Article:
Statistical analysis of U.S. coal mine dust exposure in continuous mining sections: 1971-1990
CIM Bulletin, Vol. 86, No. 969, 1993
L. Xu, R. Bhaskar and A. Vazirnegad, The University of Utah, Salt Lake City, Utah
Respirable dust samples are collected by the U.S. Mine Safety and Health Administration (MSHA) and mine operators as part of the requirements of the Federal Coal Mine Health and Safety Act of 1969. About 1.85 million respirable dust samples collected by MSHA were analyzed for the period 1971 to 1990 for the states of Alabama, Colorado, Illinois, Kentucky, Ohio, Pennsylvania, Utah, Virginia, and West Virginia. Trends in coal dust exposure of continuous miner operators, helpers, and roof bolters were analyzed. The reported production in each of the nine states was analyzed. The relationship between average dust exposure and coal production was evaluated. In addition, the differences between mine operator and MSHA inspector collected data were examined for each state. The average exposure levels for the three occupations — miner operator, miner helper, and roof bolter were also compared.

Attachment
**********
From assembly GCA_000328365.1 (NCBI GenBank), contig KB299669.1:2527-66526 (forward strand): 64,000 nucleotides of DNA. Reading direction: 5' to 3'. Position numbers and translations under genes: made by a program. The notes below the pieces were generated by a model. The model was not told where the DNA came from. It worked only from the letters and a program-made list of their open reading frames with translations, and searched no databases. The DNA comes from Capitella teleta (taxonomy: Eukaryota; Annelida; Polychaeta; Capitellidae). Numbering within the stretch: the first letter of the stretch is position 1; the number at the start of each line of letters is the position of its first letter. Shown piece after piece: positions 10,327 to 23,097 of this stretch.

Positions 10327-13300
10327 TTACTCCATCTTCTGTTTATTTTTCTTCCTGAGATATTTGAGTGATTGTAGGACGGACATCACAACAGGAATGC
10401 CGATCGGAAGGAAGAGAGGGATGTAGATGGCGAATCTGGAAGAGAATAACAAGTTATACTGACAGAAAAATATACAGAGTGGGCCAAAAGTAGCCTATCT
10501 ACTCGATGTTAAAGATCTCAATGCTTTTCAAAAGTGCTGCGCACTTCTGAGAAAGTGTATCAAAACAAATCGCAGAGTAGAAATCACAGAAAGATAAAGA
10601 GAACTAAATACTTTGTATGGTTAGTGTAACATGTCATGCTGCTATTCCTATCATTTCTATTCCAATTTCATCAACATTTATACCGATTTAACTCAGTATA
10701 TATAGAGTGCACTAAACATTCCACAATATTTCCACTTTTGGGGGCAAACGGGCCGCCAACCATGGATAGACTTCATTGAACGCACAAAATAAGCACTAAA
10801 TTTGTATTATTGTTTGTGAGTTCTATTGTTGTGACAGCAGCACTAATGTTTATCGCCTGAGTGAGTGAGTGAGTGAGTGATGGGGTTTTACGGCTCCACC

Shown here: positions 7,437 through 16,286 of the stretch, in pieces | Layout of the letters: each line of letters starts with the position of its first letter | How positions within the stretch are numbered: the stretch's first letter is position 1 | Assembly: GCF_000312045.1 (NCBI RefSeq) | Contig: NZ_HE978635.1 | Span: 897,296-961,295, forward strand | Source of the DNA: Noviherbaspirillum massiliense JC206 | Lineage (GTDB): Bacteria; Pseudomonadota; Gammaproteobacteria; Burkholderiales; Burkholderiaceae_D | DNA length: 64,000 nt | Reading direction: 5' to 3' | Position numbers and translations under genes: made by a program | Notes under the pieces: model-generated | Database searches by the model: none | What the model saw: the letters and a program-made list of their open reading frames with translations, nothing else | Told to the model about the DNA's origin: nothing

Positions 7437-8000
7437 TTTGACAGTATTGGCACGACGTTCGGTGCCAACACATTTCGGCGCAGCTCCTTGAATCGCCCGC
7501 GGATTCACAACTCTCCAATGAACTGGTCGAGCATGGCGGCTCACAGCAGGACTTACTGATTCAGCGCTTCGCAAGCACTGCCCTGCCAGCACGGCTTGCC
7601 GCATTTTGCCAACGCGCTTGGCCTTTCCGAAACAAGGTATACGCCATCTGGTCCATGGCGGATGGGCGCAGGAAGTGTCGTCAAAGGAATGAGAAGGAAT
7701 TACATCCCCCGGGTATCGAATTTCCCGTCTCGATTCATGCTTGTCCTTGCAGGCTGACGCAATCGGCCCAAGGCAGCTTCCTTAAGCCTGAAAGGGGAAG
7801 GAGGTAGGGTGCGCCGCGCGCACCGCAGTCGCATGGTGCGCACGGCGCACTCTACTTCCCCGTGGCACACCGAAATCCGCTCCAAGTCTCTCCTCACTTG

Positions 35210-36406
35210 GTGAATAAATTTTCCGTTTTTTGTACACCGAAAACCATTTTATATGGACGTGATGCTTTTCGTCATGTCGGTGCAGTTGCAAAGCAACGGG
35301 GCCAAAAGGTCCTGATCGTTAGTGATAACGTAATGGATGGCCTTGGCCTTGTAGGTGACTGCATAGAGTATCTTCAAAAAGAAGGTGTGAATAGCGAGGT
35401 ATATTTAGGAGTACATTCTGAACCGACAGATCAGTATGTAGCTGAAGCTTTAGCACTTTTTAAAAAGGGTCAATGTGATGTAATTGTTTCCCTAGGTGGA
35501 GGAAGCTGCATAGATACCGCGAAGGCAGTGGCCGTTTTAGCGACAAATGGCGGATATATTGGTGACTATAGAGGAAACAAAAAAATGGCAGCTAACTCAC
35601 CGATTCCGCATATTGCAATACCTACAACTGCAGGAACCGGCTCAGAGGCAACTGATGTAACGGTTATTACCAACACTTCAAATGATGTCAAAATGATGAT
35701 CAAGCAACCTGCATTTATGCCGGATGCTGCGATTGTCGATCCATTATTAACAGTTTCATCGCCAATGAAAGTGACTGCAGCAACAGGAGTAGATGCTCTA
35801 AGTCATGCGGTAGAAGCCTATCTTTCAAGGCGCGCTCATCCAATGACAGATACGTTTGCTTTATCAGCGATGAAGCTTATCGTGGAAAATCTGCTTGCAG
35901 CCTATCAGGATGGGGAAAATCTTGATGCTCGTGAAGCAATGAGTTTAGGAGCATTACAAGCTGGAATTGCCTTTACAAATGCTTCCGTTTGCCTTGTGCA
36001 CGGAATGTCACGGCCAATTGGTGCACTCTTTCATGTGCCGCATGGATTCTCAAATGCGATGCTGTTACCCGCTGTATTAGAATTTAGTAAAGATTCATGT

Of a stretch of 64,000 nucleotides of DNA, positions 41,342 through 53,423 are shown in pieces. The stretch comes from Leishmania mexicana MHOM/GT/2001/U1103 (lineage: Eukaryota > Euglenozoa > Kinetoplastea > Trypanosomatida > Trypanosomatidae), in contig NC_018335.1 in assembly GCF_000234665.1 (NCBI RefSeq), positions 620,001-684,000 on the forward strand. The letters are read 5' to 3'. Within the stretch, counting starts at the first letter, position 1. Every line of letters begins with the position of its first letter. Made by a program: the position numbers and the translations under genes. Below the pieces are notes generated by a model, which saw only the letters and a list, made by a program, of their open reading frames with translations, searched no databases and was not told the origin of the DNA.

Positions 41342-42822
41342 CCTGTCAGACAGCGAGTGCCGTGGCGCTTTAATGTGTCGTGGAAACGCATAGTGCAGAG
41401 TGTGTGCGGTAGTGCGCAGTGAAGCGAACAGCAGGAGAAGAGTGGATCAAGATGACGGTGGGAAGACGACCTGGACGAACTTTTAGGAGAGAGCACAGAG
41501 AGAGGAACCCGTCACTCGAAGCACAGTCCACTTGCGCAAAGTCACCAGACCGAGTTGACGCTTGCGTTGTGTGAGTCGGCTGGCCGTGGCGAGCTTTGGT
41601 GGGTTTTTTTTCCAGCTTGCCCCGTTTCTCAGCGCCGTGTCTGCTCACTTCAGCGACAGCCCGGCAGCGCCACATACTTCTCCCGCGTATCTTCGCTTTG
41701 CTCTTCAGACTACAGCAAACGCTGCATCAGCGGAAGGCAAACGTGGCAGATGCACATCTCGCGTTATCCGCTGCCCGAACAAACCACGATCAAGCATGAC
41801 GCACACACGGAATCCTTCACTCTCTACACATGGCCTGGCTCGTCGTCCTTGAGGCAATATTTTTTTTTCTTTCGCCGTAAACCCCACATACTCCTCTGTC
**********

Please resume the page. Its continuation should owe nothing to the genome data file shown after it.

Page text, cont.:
The data indicate that the dust exposure levels have significantly dropped over the last twenty years, while at the same time production has increased, attesting to the ability of the U.S. mining industry to adapt successfully to the stringent dust control regulations. In terms of coal production, it appears that some states, such as Utah, Illinois, and Kentucky, were able to increase their production significantly relative to others, such as Pennsylvania and Virginia. The relationship between dust concentration and coal production is, at best, tenuous. It implies that existing dust control technology has assisted several mine operators to meet dust standards, while, at the same time, enabling mines to produce more coal than before. Comparison of data collected by MSHA and mine operators indicate that MSHA inspectors recorded higher dust levels and lower shift production relative to mine operators.
Coal mining, Health, Safety, Respirable dust, Dust control, Statistical analyses, U.S. Mine Safety and Health Administration (MSHA).